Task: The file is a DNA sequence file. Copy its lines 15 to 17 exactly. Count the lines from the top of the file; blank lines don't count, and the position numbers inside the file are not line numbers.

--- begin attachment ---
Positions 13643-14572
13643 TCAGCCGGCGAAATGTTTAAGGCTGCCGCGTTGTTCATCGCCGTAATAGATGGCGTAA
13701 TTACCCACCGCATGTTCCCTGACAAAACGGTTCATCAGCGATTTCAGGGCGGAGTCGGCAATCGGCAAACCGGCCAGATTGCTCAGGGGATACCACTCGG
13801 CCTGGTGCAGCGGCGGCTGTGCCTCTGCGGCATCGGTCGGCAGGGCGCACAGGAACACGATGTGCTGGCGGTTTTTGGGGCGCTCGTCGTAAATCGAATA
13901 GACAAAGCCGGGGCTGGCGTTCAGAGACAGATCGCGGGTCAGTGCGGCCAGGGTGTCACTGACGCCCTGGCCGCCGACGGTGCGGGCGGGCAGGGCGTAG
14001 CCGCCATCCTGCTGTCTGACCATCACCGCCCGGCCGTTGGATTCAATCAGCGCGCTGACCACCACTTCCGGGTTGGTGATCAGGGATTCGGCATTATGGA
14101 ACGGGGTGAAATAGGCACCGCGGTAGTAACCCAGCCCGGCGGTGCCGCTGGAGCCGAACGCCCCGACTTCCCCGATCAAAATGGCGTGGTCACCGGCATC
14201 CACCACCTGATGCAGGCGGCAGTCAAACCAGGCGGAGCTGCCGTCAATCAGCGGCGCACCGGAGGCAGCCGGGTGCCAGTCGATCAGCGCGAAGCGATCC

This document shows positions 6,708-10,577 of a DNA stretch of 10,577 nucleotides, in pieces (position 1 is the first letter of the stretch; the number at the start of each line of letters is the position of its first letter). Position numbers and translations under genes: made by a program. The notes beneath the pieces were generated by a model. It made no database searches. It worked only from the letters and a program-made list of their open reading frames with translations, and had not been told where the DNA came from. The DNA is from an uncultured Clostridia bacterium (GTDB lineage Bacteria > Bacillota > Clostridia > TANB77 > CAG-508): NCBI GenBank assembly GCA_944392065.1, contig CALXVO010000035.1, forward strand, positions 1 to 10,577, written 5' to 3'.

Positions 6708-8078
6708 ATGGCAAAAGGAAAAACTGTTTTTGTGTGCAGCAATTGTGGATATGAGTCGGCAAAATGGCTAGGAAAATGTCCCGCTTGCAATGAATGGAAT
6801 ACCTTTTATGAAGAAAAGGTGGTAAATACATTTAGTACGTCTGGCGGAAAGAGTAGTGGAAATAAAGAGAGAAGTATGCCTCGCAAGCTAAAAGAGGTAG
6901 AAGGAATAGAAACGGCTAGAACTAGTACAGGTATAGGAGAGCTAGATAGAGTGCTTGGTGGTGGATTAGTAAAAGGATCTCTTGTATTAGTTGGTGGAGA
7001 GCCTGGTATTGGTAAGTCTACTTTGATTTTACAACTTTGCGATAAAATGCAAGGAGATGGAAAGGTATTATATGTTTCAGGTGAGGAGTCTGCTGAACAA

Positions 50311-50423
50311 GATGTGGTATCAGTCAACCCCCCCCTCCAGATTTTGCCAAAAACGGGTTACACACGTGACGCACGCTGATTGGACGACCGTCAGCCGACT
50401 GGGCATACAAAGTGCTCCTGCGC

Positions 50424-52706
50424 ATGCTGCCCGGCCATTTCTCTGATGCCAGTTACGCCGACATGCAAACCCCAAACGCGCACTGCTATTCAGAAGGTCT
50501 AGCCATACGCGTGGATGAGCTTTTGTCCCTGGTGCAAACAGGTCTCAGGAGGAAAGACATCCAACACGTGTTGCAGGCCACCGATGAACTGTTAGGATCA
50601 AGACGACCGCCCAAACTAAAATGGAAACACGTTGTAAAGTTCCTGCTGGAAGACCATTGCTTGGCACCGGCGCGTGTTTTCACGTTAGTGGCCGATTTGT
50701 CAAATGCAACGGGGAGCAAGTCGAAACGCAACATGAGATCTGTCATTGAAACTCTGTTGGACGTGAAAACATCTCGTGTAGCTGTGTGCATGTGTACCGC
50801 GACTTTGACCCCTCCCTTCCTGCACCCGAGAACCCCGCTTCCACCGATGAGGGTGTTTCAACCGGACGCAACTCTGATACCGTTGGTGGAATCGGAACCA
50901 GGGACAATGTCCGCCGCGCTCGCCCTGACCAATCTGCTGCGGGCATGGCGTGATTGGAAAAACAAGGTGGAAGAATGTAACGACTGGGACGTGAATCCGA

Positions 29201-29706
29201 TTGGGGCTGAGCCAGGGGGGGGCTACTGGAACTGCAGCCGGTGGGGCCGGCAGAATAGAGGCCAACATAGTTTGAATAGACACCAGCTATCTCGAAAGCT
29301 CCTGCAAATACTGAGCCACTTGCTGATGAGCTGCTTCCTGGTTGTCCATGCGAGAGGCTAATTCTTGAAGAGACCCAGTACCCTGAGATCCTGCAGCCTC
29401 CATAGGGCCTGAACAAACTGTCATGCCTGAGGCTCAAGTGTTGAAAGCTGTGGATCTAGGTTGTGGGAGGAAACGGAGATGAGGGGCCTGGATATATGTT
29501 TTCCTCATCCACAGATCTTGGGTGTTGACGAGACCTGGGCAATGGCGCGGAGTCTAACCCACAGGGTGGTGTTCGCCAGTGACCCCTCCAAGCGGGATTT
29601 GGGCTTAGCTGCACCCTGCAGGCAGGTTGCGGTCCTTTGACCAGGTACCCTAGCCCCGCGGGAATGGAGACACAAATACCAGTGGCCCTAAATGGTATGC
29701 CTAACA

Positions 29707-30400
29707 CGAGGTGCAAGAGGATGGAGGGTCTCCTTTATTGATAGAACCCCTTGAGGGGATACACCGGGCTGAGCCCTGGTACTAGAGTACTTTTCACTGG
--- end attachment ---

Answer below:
Positions 50311-50423
50311 GATGTGGTATCAGTCAACCCCCCCCTCCAGATTTTGCCAAAAACGGGTTACACACGTGACGCACGCTGATTGGACGACCGTCAGCCGACT
50401 GGGCATACAAAGTGCTCCTGCGC